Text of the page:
Choir singers' heartbeats synchronize

When some choirs sing, the individuals' heart rates quickly synchronize. Researchers from the University of Gothenburg in Sweden monitored the pulse of high school choir singers and also found that when the choir began to sing, their unified voices caused their heart rates to slow.

"When you sing the phrases, it is a form of guided breathing," project leader and musicologist Bjorn Vickhoff told National Public Radio. "You exhale on the phrases and breathe in between the phrases. When you exhale, the heart slows down… The members of the choir are synchronizing externally with the melody and the rhythm, and now we see it has an internal counterpart."

"When Choirs Sing, Many Hearts Beat As One"

(Above, footage of the Mormon Tabernacle Choir.)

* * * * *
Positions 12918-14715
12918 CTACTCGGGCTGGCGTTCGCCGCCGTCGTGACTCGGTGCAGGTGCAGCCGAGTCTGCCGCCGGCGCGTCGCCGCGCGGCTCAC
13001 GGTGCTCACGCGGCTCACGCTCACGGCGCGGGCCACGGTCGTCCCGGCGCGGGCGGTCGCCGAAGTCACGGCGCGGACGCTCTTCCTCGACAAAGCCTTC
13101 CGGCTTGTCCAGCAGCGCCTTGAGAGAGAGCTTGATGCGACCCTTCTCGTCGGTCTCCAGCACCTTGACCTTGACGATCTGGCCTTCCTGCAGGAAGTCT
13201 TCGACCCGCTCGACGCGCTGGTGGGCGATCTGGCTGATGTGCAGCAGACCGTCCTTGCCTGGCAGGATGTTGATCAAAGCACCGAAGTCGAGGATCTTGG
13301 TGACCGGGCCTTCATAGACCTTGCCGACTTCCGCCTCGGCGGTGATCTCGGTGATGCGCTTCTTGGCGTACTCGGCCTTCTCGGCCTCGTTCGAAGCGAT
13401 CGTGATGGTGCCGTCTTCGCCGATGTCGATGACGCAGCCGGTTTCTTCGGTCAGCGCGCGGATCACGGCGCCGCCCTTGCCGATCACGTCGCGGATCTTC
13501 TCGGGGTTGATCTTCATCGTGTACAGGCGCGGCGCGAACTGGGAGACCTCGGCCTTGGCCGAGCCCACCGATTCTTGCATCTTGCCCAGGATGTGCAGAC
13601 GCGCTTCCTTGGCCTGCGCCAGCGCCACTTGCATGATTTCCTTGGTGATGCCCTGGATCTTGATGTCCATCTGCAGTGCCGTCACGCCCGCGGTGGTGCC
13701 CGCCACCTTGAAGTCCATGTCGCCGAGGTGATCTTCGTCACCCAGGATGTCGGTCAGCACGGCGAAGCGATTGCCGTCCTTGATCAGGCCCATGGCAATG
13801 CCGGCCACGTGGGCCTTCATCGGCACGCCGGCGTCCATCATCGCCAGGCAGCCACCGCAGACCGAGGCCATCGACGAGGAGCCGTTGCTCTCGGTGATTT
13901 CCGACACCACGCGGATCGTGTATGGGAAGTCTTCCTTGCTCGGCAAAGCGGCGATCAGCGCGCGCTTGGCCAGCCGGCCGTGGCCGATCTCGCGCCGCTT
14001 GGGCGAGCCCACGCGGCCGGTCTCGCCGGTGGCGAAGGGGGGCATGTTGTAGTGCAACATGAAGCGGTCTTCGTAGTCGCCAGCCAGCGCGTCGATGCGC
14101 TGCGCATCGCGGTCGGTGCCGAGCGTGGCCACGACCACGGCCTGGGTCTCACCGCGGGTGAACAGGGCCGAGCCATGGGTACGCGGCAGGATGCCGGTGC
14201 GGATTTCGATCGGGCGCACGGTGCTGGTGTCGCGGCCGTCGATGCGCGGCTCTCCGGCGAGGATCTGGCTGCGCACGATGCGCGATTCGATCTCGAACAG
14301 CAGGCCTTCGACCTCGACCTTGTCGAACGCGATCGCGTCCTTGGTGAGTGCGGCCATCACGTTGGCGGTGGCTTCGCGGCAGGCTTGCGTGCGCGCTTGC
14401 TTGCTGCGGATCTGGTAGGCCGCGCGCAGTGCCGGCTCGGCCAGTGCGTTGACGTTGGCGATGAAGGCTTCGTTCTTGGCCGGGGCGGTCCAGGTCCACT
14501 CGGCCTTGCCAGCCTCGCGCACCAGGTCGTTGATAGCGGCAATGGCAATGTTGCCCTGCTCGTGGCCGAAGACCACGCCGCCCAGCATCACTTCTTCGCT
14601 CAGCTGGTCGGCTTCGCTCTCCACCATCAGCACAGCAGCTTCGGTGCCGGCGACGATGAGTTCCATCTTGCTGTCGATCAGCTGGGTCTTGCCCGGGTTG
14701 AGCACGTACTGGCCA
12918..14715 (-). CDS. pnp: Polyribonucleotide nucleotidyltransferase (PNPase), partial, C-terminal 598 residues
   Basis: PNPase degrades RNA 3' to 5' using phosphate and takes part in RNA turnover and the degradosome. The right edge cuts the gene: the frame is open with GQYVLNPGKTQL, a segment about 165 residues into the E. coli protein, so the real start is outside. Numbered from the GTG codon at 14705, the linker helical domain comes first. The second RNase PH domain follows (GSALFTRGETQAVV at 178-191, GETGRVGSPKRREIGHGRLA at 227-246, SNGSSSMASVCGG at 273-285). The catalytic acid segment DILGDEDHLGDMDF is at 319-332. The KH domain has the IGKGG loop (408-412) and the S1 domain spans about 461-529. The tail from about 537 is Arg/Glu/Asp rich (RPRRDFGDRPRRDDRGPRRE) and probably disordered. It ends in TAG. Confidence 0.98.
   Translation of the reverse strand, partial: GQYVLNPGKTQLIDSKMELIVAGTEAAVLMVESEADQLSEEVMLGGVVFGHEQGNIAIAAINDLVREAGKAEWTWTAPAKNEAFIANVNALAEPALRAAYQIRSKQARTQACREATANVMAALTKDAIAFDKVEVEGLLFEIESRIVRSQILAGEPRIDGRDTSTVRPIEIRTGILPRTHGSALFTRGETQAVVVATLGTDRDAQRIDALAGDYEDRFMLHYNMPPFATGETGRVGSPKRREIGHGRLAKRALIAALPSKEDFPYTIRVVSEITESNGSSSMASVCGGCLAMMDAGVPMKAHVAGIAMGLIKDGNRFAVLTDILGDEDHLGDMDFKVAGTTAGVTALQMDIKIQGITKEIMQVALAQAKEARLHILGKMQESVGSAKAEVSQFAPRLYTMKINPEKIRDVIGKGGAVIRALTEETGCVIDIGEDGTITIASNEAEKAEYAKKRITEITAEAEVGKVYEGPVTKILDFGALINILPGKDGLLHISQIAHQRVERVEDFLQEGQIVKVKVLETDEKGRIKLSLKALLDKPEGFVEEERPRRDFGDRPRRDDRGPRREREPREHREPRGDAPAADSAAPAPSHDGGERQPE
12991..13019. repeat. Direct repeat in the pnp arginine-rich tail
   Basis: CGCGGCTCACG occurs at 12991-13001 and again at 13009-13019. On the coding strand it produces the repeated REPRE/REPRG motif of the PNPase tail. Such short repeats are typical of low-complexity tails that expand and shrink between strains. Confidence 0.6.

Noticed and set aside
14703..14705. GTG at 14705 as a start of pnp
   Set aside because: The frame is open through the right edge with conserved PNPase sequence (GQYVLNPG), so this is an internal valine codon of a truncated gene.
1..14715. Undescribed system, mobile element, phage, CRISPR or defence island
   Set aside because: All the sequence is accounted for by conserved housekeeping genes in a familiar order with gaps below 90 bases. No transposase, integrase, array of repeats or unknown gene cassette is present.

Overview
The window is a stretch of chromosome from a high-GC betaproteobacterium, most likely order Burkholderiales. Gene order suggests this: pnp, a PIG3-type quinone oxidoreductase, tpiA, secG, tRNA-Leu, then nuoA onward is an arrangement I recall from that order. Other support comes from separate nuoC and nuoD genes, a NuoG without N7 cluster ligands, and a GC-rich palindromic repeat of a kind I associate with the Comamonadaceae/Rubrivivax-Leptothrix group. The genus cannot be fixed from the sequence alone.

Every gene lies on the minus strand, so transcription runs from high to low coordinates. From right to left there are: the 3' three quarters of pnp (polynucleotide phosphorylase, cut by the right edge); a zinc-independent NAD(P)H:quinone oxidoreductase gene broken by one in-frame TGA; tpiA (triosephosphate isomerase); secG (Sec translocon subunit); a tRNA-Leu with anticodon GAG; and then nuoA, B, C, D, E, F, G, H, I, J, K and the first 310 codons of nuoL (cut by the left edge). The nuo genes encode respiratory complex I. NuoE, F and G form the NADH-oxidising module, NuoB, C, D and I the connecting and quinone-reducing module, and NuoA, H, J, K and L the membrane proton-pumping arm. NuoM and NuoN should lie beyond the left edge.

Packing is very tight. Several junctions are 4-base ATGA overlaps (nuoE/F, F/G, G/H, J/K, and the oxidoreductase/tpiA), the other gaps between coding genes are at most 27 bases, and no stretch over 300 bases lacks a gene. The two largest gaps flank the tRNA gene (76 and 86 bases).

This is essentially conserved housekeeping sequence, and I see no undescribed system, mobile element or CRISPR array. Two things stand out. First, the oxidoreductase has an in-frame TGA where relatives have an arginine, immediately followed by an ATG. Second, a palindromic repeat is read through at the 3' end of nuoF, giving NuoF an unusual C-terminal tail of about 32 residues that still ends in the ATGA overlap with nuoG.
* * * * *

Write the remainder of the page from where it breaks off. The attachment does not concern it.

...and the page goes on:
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  1. Yes, the BBC also used this "Synchronize Their Heartbeats" phrase in their headline. When you read the content, it's far less exciting. Heartbeats do not synchronize - that would really be news - and it lured me to click to the article. Rather, heart RATES go up and down together (nor do the absolute rates match). This is attributed to the known fact that heart rate changes during in-breaths (faster) and out-breaths (slower). To me it looks like the only news here is that choir members inhale and exhale together.

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